When the brain remembers, but the patient doesn't: Converging fMRI and EEG evidence for covert recognition in a case of prosopagnosia

Stéphane R. Simon, Asaid Khateb, Alexandra Darque, François Lazeyras, Eugene Mayer, Alan J. Pegna

Research output: Contribution to journalArticlepeer-review


The role of the occipito-temporal cortex in visual awareness remains an open question and with respect to faces in particular, it is unclear to what extent the fusiform face area (FFA) may be involved in conscious identification. An answer may be gleaned from prosopagnosia, a disorder in which familiar faces are no longer recognized. This impairment has sometimes been reported to be associated with implicit processing of facial identity, although the neural substrates responsible for unconscious processing remain unknown. In this study, we addressed these issues by investigating the functional magnetic resonance imaging (fMRI) and electroencephalography (EEG) responses to familiar and unfamiliar faces in a well-known prosopagnosic patient (P.S.). Our fMRI results show that faces known prior to the onset of prosopagnosia produce an increase in activation in the lateral fusiform gyrus encompassing the FFA, as well as the right middle frontal gyrus, when compared to unknown faces. This effect is not observed with photographs of celebrities dating after the onset of prosopagnosia. Furthermore, electrophysiological responses show that previously familiar faces differ from unfamiliar ones at around 550. msec. Since covert processing of familiarity is associated with activation in FFA, this structure does not appear to be sufficient to produce awareness of identity. Furthermore, the results support the view that FFA participates in face individuation.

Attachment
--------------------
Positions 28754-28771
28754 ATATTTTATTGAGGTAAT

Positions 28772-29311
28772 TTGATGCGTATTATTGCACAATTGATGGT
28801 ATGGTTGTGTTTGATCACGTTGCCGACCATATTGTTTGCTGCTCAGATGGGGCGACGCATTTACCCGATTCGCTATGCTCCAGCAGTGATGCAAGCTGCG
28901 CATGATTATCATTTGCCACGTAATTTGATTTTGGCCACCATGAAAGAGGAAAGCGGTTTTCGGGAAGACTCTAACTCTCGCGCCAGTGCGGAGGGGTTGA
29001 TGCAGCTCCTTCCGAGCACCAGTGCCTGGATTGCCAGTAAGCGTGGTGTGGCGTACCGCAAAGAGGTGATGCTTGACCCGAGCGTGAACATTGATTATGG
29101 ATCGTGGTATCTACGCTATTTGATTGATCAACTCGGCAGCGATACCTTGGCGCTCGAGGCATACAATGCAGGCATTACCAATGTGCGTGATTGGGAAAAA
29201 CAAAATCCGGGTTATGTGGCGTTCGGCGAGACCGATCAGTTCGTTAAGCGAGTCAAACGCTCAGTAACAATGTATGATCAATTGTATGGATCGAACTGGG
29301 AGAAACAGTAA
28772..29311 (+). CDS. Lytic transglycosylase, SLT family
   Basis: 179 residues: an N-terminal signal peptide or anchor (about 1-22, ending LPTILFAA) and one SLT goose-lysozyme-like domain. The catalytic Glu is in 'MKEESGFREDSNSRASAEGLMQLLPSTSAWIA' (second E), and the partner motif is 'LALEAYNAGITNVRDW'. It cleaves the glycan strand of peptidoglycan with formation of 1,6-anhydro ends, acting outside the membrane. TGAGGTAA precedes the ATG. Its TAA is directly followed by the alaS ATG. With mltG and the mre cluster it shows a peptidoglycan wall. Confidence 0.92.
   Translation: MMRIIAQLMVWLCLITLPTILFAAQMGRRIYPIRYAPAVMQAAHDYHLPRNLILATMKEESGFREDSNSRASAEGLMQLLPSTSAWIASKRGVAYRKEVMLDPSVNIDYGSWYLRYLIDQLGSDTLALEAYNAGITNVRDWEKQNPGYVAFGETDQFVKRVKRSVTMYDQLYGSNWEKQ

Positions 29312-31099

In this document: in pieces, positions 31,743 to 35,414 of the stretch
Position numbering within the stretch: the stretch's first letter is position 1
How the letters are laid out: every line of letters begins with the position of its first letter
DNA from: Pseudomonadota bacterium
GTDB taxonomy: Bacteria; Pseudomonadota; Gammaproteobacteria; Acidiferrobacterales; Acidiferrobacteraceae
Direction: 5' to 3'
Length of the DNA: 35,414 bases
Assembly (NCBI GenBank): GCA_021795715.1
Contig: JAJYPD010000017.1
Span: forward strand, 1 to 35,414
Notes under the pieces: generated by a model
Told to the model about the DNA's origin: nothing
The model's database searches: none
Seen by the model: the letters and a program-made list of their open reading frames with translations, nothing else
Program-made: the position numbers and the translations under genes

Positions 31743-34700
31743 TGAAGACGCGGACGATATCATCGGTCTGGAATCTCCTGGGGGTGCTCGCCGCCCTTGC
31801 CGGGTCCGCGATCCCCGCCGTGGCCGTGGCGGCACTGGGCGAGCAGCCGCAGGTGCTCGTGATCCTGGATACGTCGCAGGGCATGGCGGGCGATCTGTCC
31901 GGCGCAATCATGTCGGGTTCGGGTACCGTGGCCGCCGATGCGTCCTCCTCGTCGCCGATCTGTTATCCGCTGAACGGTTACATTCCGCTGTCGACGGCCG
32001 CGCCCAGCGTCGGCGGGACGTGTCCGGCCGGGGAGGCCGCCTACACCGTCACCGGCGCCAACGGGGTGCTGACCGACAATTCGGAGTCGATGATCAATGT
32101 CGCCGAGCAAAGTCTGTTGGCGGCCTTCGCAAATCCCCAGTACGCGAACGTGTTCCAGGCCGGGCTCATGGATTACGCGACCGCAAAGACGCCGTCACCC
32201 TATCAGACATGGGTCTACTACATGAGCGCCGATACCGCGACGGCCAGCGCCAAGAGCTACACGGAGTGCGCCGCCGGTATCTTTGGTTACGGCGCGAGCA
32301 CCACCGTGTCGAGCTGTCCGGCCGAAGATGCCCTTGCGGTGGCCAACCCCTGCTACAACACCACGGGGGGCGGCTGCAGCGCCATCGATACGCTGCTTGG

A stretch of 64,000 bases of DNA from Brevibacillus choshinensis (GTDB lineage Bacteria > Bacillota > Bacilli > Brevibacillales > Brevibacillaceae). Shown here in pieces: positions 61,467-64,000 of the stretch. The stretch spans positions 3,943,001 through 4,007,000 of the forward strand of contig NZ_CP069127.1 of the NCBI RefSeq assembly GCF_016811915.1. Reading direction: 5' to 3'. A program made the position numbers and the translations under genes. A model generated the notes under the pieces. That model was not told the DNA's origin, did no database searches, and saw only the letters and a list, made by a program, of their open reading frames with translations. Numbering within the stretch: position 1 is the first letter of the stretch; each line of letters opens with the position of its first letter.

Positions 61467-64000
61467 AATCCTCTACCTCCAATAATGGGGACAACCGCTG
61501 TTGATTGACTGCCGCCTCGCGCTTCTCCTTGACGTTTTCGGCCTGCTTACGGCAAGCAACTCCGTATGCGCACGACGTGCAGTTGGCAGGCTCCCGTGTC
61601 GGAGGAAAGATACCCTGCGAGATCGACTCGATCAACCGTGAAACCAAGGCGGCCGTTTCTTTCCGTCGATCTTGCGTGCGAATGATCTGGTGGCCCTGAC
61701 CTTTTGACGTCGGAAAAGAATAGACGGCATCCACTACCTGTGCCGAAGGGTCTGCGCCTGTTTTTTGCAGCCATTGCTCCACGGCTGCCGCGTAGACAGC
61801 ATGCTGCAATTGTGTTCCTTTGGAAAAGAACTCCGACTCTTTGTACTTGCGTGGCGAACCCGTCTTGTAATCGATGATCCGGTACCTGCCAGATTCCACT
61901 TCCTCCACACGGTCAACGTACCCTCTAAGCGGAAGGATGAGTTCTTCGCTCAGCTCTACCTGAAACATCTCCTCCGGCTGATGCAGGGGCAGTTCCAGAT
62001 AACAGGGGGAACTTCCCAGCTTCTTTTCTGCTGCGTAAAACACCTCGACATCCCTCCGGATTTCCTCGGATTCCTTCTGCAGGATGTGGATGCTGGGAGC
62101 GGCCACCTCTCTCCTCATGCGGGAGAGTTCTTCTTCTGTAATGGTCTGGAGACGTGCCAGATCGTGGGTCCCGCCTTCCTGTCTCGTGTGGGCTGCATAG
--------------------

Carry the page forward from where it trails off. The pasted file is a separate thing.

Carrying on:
Original languageAmerican English
Pages (from-to)825-838
Number of pages14
Issue number7
StatePublished - Jul 2011


  • Awareness
  • Event-related potentials
  • FFA
  • Faces
  • Functional imaging

All Science Journal Classification (ASJC) codes

  • Experimental and Cognitive Psychology
  • Neuropsychology and Physiological Psychology
  • Cognitive Neuroscience


Dive into the research topics of 'When the brain remembers, but the patient doesn't: Converging fMRI and EEG evidence for covert recognition in a case of prosopagnosia'. Together they form a unique fingerprint.

Cite this